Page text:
Team Norway: The best of both worlds

#fisnoco around the world: Nordic Combined Norway (NOR)

13 August 2017 11:56
Graabak and Riiber celebrating their podium in Trondheim
Graabak and Riiber celebrating their podium in Trondheim -
Sandra Volk

Sports blog Nordic Combined Norway is the latest participant in the summer series #fisnoco around the world. And true to their name, of course editor-in-chief Marion Grumbd gives closer insights to one of Nordic Combined’s big nations, Norway and their biggest challenge in the years to come: the generation change.

Experienced athletes sustain the system

The Norwegian team has to be counted among the older ones in the Word Cup. Magnus Moan, a fixture on the tour for the past 15 years and collector of numerous world championship and Olympic medals, turns 34 this August and is the oldest athlete on the team. But in spite of some setbacks and injuries, he is not thinking of hanging up his skis anytime soon as his experience and the pressure put up by younger teammates add to his motivation in training. The list of thirty-somethings can be continued with Jan Schmid, Mikko Kokslien and Magnus Krog. Most of them have families, creating challenges for the training at some points but ultimately increasing the performances, as can be seen by two silver medals at the World Championships in Lahti.

Norway, THE country of Nordic sports is doing a lot for the development of younger athletes in their three training centres of Oslo, Lillehammer and Trondheim. Quite often, you can see the well-known faces of former athletes actively involved in this work these days: Jan Christian Bjørn coordinating the youth work in Oslo, the brothers Ole Martin and Gudmund Storlien as coaches on the COC level. New on the coaching staff is Håvard Klemetsen, who still competed for World Cup points last season. He is in charge of team “Beijing 2022”, which consists of seven B-team athletes at the moment who attend special training camps.

The younger generation is coming

That the generation change is also in progress in the Norwegen team became apparent in the last two years. Espen Andersen, a 24-year-old from Lillehammer, had his first compete World Cup season last winter, which he ended above all expectations with an overall rank 15. He celebrated his first World Cup victory in the Team Spring together with Jørgen Graabak and followed up with a solid 10th rank from the normal hill at his World Championship debut in Lahti. 

The more or less hidden star of the team is another, however: Jarl Magnus Riiber (19). He has been on the Norwegian top team for the past two years and definitely gave his competition food for thought. Riiber took the ski jumping part of Nordic Combined to a completely new level and was often able to start a race with a head start of over one minute. At the same time, he is helping his teammates to improve on the jumping hill. His brother Harald (22, member of the B-team) put it in words: “Jarl and me have Nordic Combined in our genes, we are the third generation participate in it. But Jarl has so much talent and feeling on the jumping hill. I would need years and years to get to his level.”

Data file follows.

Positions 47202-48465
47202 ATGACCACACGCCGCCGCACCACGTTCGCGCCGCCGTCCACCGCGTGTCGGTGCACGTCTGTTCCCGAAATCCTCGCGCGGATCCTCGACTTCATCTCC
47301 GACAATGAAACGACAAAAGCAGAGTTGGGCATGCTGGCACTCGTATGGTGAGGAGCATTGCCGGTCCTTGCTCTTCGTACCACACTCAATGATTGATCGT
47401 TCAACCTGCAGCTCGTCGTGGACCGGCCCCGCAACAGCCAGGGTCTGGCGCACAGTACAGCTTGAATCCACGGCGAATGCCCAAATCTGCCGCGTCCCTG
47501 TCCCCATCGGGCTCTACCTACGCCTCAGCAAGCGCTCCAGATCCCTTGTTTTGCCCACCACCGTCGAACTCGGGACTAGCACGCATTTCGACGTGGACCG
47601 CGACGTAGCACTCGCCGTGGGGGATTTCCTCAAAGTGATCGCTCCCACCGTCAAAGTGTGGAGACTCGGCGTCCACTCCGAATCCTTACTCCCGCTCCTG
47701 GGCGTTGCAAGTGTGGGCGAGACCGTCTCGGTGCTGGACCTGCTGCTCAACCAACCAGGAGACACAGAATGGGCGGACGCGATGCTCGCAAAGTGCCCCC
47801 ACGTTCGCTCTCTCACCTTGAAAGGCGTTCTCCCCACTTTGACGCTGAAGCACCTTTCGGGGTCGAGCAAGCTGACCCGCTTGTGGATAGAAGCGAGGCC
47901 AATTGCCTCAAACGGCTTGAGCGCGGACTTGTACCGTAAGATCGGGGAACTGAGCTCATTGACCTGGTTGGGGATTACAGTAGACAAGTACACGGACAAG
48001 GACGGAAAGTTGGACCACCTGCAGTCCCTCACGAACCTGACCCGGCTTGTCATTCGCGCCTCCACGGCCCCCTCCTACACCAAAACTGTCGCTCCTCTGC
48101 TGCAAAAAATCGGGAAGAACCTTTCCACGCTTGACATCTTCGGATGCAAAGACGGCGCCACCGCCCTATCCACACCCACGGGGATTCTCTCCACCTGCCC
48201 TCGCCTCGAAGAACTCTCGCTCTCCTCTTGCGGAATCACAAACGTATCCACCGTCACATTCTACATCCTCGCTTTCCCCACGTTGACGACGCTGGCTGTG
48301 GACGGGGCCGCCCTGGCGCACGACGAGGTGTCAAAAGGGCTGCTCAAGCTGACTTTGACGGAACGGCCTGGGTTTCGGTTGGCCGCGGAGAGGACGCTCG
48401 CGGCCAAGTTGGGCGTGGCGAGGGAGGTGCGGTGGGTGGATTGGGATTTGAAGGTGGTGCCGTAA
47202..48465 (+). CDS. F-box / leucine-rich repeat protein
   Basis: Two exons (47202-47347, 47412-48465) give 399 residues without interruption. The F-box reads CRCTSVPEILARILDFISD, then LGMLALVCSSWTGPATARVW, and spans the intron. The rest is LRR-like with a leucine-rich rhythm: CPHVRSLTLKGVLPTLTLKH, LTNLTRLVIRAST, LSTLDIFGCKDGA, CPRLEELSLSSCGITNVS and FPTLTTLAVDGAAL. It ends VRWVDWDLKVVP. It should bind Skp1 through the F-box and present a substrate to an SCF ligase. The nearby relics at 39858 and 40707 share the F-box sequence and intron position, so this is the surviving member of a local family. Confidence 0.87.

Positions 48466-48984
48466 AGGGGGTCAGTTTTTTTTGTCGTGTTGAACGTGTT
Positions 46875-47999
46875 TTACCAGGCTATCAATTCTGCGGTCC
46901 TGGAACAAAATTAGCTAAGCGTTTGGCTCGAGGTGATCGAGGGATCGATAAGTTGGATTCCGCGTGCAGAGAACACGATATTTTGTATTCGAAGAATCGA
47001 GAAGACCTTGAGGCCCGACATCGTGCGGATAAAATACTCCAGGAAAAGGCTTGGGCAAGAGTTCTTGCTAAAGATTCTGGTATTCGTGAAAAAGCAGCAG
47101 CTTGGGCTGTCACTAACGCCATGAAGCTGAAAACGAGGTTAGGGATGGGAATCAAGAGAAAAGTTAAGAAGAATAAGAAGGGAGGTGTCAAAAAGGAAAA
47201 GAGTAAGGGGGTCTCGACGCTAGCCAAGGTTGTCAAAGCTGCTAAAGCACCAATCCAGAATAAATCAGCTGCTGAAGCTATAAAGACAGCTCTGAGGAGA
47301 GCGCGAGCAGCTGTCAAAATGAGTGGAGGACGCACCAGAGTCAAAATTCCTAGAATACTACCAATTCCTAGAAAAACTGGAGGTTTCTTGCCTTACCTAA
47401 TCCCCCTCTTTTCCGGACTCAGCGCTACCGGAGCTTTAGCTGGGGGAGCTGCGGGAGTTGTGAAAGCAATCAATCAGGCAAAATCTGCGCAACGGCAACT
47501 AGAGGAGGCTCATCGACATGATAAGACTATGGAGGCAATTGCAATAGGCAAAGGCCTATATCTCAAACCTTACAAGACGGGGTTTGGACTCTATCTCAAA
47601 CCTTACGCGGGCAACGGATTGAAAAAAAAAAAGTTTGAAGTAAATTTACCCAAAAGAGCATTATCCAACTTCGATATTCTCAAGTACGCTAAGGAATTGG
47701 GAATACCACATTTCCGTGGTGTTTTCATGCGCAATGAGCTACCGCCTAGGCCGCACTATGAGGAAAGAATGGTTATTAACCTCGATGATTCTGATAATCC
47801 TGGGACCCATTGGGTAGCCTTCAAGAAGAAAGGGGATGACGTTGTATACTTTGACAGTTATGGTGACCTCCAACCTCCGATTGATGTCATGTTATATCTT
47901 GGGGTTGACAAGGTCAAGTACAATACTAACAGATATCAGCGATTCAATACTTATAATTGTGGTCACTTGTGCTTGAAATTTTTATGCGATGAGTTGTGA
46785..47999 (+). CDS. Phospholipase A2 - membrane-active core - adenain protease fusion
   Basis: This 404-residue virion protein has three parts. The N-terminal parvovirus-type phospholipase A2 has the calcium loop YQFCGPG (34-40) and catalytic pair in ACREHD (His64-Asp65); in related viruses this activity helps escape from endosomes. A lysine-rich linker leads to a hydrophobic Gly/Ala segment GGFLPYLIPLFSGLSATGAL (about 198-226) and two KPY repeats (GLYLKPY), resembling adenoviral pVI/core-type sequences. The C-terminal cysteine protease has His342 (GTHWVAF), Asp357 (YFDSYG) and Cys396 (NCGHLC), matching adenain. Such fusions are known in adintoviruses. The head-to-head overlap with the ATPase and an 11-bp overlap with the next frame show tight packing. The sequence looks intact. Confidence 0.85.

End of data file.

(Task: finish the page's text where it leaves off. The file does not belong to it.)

Unfortunately, the last two years have not always been resounding successes for the younger Riiber. Since an injury years back, he has had trouble with his left shoulder. The World Cup in Lahti in 2016 brought this old injury back in the most painful way: while being in the lead in the Team Sprint together with Jan Schmid, Riiber was suddenly lying in the snow, screaming in pain. Diagnosis: dislocated shoulder, the preliminary season end for the then 18-year-old. Riiber fought back until the following summer and won the Summer Grand Prix in a dominating way. With the World Championships in Lahti approaching, Riiber was being named as one of the favourites at the beginning of the winter but these hopes evaporated fast. At the Nordic Combined TRIPLE at the end of January, suddenly hectic activity broke out on the jumping hill tower. Physiotherapists of the other teams hastened to the rescue: Riiber had dislocated his shoulder again, ironically as he was putting on his jumping suit. The season was done, the dream of the World Championships over. Shortly after, Riiber had surgery in his home town of Oslo to fix the issue. 

After completing the rehabilitation process this spring, the ambitiousness of the young shooting star seems to know no bounds. He started into the spring training and the shoulder held up well on many roller ski kilometres in southern climates. On the past weekend, Riiber made his national comeback in two Norges Cup competitions - and won both ahead of his older teammates. The upcoming Olympic season will definitely offer a lot of suspense as to what is possible for Team Norway.

 

Some words about Nordic Combined Norway

Nordic Combined Norway and its editor in chief, Marion Grumbd, has reported about what is happening in the land of Vikings since 2016. A facebook page features international and national competition news, interviews, photos and team news, joined by elaborated information about the team, portraits, interviews, competition news and picture galleries on the website.